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Celebrating 30 years of microloans to Latin America

Celebrating 30 years of microloans to Latin America

Posted by Juan Gavasa on October 16, 2014

Launched initially in protest of U.S. military involvement in Nicaragua, Working Capital for Community Needs this week is celebrating 30 years of working to improve the lives of Latin Americans through small scale lending to those who otherwise could not obtain credit.

WCCN, a Madison-based non-profit community investment group, will honor board members Sue Lloyd and Sheldon Rampton for their service during an event Thursday at Monona Terrace.

Founded in 1984 as the Wisconsin Coordinating Council on Nicaragua, the group has over the decades expanded its reach to include six countries in Latin America. WCCN now works with community organizations in those nations to distribute financing for businesses or other projects.

In 2013, the group made $10 million in new loans, with $7 million invested in 21 different microfinance partners in Latin America and $3 million invested in eight fair trade coffee cooperatives. Over a third of those investments were in Nicaragua, with another 20 percent each in Ecuador and Honduras. Other monies were invested in El Salvador, Peru and Guatemala.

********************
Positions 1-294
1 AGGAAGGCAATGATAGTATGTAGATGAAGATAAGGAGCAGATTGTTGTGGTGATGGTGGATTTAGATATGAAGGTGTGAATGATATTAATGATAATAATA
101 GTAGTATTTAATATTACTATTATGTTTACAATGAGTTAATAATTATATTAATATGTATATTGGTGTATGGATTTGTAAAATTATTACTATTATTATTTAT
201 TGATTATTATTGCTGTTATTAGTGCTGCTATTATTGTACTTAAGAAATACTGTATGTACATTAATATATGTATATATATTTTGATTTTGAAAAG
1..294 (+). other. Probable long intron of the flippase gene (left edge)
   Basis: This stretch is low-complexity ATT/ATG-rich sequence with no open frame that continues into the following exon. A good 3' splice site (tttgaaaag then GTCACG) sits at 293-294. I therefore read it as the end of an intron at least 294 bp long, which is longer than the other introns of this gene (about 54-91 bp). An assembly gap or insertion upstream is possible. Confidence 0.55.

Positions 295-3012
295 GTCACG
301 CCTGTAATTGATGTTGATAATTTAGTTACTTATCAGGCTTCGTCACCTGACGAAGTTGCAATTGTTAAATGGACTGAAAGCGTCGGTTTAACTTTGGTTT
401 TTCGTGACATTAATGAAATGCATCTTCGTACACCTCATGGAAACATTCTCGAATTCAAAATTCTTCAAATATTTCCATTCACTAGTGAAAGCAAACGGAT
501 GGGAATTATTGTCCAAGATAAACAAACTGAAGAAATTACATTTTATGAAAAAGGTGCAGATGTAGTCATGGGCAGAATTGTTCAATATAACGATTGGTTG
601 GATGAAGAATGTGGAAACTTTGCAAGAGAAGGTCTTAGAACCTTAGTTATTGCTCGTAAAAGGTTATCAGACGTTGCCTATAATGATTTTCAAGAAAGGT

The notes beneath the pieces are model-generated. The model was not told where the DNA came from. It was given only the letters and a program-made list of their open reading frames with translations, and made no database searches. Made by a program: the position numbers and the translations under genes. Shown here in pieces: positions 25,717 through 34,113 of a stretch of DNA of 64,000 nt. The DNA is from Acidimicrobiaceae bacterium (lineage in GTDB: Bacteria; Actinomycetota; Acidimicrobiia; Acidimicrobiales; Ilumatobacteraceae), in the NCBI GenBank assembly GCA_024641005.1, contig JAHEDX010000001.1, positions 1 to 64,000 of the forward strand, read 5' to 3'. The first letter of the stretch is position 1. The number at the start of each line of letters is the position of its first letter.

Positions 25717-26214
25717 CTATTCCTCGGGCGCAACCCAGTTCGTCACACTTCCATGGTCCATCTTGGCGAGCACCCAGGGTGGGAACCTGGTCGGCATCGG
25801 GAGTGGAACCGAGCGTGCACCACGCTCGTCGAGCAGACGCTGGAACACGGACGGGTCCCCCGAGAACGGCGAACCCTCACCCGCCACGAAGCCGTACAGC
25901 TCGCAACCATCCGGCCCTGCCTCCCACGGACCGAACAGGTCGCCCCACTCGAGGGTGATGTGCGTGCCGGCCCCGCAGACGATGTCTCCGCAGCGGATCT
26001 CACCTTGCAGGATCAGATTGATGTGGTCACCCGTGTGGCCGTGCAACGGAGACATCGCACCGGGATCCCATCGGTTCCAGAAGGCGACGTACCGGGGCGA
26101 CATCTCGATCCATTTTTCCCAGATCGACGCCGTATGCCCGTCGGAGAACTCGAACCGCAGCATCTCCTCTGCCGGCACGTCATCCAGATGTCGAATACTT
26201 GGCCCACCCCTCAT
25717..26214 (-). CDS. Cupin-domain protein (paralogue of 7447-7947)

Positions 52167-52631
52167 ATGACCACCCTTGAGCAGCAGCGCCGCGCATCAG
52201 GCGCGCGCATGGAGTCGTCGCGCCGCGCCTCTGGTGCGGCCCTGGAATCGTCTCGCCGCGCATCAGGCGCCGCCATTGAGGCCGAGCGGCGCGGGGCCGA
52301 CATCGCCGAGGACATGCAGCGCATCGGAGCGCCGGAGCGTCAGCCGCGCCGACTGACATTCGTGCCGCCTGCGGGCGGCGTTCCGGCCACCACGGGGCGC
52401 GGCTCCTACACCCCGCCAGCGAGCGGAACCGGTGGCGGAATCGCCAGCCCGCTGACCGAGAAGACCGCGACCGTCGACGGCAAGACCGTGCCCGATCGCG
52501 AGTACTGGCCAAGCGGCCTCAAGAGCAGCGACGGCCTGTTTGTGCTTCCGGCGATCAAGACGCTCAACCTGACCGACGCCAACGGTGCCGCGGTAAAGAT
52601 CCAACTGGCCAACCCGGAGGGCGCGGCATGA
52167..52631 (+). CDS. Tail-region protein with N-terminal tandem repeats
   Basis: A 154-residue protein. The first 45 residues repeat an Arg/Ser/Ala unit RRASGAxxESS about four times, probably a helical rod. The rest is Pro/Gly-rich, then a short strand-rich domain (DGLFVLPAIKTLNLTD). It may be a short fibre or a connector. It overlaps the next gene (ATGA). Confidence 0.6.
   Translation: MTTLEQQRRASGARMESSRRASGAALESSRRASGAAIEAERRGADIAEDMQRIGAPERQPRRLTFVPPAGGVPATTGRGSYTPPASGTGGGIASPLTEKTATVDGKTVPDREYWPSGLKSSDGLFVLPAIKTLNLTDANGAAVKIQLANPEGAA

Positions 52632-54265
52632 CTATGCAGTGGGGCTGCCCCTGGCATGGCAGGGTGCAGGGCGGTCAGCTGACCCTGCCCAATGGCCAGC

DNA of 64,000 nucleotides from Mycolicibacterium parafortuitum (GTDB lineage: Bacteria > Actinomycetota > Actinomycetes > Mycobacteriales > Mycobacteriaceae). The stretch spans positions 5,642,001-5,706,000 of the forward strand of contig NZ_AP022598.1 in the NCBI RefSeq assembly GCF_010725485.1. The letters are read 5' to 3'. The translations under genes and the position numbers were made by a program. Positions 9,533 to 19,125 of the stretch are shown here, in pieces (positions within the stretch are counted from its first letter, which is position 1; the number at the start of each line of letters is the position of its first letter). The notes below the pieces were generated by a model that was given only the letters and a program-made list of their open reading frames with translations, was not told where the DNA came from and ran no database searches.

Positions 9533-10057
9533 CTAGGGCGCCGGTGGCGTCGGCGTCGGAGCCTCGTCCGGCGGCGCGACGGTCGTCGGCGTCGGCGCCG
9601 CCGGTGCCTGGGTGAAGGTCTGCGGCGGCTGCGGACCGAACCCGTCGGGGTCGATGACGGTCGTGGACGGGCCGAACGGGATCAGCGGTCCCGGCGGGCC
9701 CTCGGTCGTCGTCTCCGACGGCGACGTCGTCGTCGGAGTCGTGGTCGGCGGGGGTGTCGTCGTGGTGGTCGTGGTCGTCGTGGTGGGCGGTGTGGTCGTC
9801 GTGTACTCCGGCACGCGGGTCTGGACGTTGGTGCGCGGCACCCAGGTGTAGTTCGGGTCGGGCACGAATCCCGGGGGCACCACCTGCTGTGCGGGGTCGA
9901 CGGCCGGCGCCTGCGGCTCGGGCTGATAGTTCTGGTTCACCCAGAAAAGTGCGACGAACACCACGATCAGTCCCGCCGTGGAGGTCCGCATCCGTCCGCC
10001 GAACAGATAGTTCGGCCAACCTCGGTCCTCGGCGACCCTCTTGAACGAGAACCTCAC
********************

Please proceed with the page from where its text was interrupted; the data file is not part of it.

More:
The WCCN-backed loans are tiny, averaging just $945 per borrower. And more than 70 percent of the 31,000 microloans made by the organization and its partners over the years have gone to women.

“In reviewing potential organizations to partner with, WCCN evaluates not only the financial returns generated by a potential partnership but also social returns before making the decision to invest,” says WCCN’s director of North American operations Jeanne Duffy.

Wisconsin has a long relationship with Nicaragua, dating to the 1960s when President John F. Kennedy launched an effort to link citizens in the U.S. and Latin America under his “Alliance for Progress” initiative. Wisconsin and Nicaragua were united as sister states because of their similar geographic sizes and populations.

But in 1984, Wisconsin citizens opposed to the US government's interference in the Nicaraguan Civil War left the Alliance for Progress and founded WCCN. Today, WCCN counts over 3,000 investors across the U.S., but its largest base of support is in Wisconsin and specifically Madison.

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